Brazil, because of its largely peaceful history and its geostrategic isolation, has relied far more on soft power (the power of attraction) than on hard power (the power to compel) to advance its global interests. Because of this, Brazil will not be able (nor shows any desire) to compel the incumbent powers to accept the changes it wants in the present international order. 

Highway sign 2016

PD experts forecast what's on the horizon.

Israel seems to be backing off an effort to appoint settler-advocate Dani Dayan as ambassador to Brazil. Israel’s Prime Minister Benjamin Netanyahu publicly announced that he was naming Dayan—who has “devoted” much of his life to “expanding the Jewish presence in…disputed historic places across the West Bank”—in a Tweet in early August.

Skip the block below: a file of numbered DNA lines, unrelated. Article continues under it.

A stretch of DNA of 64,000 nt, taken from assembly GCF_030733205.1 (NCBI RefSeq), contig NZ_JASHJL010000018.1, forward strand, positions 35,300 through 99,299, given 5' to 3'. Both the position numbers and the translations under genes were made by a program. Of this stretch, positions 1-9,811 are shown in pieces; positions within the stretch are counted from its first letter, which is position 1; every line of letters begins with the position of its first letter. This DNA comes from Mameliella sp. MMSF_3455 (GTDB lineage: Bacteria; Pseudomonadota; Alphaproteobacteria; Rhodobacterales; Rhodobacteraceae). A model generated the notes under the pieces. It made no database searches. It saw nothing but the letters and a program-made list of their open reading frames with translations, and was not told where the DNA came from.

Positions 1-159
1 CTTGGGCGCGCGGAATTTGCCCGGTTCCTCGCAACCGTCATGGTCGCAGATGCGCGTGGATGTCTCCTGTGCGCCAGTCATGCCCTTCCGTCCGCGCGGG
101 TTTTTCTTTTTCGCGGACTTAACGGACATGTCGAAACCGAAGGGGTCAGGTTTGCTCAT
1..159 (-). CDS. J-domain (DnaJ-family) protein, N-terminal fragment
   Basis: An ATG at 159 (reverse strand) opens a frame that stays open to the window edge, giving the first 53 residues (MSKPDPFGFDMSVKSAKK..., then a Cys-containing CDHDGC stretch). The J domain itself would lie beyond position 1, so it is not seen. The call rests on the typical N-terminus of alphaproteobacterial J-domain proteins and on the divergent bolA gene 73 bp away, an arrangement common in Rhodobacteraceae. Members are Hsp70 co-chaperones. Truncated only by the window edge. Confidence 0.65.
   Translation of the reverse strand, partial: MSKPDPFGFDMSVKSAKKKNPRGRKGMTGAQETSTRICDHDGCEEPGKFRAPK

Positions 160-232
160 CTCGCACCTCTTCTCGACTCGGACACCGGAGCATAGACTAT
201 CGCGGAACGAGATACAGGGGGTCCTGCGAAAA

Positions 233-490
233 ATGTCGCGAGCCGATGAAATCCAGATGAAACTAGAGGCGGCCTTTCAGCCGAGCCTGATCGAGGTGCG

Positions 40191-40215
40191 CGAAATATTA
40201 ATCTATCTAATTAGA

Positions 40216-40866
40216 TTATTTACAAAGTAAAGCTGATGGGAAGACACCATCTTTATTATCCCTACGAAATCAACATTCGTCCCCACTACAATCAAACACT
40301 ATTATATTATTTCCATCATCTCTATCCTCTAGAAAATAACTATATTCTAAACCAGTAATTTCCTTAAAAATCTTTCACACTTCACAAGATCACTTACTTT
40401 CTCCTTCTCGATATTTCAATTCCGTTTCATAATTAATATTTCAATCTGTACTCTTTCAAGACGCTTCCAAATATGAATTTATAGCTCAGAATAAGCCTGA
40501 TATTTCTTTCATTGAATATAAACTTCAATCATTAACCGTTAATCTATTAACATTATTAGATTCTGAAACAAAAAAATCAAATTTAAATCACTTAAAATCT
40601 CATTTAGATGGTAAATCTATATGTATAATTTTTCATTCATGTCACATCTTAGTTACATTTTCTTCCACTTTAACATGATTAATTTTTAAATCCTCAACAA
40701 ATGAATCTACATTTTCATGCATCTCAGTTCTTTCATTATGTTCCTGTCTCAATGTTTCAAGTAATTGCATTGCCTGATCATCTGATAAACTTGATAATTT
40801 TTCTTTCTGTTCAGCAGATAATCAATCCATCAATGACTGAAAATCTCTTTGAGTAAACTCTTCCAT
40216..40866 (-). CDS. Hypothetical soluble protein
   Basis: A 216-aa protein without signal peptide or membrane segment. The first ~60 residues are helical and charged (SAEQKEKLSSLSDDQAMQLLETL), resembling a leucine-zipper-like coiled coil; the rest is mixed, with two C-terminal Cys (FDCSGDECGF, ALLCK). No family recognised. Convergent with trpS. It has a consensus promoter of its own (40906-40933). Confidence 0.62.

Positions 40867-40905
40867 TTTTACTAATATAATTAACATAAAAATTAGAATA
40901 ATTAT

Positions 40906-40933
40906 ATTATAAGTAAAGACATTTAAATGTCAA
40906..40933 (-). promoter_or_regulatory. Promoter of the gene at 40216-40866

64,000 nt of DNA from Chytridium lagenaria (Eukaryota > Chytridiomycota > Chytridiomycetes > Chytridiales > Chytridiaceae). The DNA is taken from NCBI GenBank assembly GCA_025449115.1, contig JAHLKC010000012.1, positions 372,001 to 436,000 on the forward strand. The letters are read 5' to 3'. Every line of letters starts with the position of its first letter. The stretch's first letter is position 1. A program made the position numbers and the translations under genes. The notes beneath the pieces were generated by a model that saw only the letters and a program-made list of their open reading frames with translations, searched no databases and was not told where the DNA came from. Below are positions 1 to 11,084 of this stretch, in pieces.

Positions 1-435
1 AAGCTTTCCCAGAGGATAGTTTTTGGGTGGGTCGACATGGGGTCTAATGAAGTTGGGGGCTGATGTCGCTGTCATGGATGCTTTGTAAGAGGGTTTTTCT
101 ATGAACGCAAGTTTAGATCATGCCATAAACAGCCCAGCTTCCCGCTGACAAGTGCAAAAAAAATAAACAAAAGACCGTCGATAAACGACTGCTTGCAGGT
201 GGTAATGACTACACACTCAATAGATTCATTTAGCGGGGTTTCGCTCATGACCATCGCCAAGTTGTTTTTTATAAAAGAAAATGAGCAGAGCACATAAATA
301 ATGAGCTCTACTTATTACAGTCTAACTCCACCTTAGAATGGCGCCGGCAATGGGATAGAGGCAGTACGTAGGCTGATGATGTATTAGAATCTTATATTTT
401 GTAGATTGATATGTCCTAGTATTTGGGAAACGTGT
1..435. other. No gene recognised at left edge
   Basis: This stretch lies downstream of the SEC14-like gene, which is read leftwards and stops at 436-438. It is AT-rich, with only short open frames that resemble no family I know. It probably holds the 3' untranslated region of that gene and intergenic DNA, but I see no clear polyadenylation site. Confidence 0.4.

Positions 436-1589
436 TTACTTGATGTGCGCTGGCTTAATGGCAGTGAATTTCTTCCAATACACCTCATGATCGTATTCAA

PD News headlines looked back on the diplomatic fails and breakthroughs of 2016 thus far. 

The Brazilian foreign policy establishment rightly sees relations with emerging countries, so-called South–South diplomacy, as one of the pillars of Brazil’s global strategy. However, the crisis has reduced the country’s soft power and economic tools to attract these nations.

Mark Bromilow says he needs a strong nerve as he sets about building a cultural bridge between Australia and Brazil. [...] Ahead of next year's Olympic Games in Rio de Janeiro, Australia has targeted Brazil for the major cultural festival aimed at promoting links and collaboration between the two largest nations and economies in the southern hemisphere.

Russia and China in particular have been making efforts to develop their global media reach in recent years, frequently with investments in English-language media, but this is a new step; the BRICS as a group now see the promotion of their perspectives as a crucial element of their public diplomacy and development of soft power — and they see it as a joint venture.